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Comp Biochem Physiol C Toxicol Pharmacol. 2011 Nov;154(4):333-45. doi: 10.1016/j.cbpc.2011.07.002. Epub 2011 Jul 12.

Transcriptional evidence for low contribution of oil droplets to acute toxicity from dispersed oil in first feeding Atlantic cod (Gadus morhua) larvae.

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National Institute of Nutrition and Seafood Research, Nordnesboder 1-2, N-5005 Bergen, Norway.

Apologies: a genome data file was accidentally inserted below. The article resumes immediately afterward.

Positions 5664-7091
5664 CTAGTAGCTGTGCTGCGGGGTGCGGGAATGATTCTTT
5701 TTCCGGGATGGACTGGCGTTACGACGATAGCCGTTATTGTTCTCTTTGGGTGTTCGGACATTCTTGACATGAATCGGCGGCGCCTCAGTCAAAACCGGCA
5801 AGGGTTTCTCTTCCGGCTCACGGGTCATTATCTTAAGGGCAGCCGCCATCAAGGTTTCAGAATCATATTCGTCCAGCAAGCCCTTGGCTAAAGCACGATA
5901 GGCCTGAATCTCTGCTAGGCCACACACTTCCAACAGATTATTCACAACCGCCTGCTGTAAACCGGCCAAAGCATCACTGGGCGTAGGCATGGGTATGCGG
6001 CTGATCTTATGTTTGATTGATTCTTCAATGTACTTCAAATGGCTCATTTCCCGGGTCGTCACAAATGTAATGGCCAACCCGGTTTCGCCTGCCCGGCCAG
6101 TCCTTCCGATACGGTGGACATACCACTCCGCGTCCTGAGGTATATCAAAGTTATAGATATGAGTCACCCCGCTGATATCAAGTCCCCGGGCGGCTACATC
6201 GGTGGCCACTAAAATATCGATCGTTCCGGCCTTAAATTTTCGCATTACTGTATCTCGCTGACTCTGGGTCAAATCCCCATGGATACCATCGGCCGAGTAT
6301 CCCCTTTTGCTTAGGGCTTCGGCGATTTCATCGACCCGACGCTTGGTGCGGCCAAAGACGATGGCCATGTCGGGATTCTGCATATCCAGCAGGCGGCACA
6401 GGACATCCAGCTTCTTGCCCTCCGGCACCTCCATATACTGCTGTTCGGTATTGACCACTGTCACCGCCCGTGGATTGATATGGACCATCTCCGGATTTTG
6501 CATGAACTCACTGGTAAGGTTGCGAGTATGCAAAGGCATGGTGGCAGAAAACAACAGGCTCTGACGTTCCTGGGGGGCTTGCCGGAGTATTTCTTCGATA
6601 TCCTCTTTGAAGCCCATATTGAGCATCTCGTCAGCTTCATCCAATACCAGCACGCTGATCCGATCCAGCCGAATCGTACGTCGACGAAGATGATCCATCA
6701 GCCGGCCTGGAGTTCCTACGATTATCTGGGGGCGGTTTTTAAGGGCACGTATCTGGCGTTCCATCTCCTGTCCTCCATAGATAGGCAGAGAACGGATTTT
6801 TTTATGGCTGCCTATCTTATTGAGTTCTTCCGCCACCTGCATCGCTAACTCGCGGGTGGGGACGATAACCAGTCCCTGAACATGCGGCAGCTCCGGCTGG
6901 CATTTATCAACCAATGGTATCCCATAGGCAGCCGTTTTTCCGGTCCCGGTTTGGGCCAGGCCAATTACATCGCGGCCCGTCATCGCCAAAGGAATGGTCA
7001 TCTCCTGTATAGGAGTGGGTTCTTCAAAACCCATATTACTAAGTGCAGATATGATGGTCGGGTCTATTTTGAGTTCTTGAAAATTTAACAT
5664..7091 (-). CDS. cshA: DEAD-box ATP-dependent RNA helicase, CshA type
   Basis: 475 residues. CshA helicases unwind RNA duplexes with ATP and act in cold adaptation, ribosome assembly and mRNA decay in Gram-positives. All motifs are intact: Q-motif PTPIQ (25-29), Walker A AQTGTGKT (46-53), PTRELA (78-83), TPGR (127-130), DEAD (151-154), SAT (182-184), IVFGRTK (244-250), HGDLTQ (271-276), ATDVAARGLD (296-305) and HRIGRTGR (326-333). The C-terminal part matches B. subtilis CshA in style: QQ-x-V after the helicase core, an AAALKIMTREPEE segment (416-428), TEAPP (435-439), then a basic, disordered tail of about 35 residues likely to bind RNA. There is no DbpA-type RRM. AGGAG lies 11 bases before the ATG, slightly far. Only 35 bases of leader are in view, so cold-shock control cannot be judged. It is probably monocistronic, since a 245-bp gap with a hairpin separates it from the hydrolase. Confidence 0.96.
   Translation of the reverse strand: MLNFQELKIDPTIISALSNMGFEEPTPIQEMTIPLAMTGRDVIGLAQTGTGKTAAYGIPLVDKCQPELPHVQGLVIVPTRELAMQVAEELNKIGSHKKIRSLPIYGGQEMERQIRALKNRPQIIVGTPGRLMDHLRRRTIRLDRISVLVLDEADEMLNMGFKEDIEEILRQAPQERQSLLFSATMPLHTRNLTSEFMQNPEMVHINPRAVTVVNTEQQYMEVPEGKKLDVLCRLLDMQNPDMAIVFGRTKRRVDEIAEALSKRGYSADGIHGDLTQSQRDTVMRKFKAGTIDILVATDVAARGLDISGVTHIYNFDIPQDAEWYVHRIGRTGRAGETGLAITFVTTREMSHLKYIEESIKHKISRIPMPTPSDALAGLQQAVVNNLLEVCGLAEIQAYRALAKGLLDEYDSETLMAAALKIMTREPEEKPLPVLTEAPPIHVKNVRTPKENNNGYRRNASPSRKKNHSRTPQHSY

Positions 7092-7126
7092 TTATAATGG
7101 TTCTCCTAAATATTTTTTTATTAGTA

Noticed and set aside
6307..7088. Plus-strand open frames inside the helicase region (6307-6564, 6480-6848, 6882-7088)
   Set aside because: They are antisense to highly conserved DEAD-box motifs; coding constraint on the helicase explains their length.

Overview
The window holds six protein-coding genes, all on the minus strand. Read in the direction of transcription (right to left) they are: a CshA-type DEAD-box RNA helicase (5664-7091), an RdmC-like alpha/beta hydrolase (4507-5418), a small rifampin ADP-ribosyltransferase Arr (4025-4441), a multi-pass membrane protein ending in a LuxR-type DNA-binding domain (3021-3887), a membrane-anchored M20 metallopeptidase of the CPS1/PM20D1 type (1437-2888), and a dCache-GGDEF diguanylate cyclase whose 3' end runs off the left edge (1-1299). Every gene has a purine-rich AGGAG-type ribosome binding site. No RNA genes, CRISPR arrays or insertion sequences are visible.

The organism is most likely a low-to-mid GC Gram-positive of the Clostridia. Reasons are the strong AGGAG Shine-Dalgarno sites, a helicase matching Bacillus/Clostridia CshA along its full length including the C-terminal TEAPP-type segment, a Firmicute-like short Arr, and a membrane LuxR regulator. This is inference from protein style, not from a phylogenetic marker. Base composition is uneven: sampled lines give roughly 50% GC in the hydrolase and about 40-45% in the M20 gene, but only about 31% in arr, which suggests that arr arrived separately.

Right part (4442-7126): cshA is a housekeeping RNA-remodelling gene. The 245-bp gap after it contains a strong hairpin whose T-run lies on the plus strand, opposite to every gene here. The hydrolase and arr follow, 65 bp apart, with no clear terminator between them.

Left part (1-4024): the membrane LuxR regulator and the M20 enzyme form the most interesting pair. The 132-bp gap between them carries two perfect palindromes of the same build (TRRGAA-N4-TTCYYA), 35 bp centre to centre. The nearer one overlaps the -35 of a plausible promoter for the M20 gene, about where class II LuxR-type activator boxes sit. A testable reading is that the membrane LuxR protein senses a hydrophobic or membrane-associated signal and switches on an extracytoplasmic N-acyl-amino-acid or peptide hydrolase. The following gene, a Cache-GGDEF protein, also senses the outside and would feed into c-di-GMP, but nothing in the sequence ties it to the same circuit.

We evaluated the potential contribution of oil droplets to the toxicity of dispersed oil to first feeding fish larvae. Atlantic cod larvae were exposed to five concentrations of either artificially weathered (200°C residue) dispersed oil (D1-D5) containing oil droplets [medium size 11-13 μm based on volume] and water-soluble fraction [WSF] or the filtered dispersions containing only the corresponding equilibrium WSFs only (W1-W5). The larvae were exposed for 4 days and harvested for transcriptional analysis at 13 days post hatching. The most significant differently expressed genes were observed in cod larvae exposed to the highest concentration of the dispersed oil (containing 10.41 ± 0.46 μg ∑PAH/L), with CYP1A showing the strongest response. Functional analysis further showed that the top scored network as analyzed with Ingenuity Pathway Analysis was "Drug Metabolism, Endocrine System Development and Function, Lipid Metabolism". Oil exposure also increased the expression of genes involved in bone resorption and decreased the expression of genes related to bone formation. In conclusion, oil exposure affects drug metabolism, endocrine regulation, cell differentiation and proliferation, apoptosis, fatty acid biosynthesis and tissue development in Atlantic cod larvae. The altered gene transcription was dominated by the WSF and the corresponding oil droplet fraction only had a moderate contribution to the observed changes.

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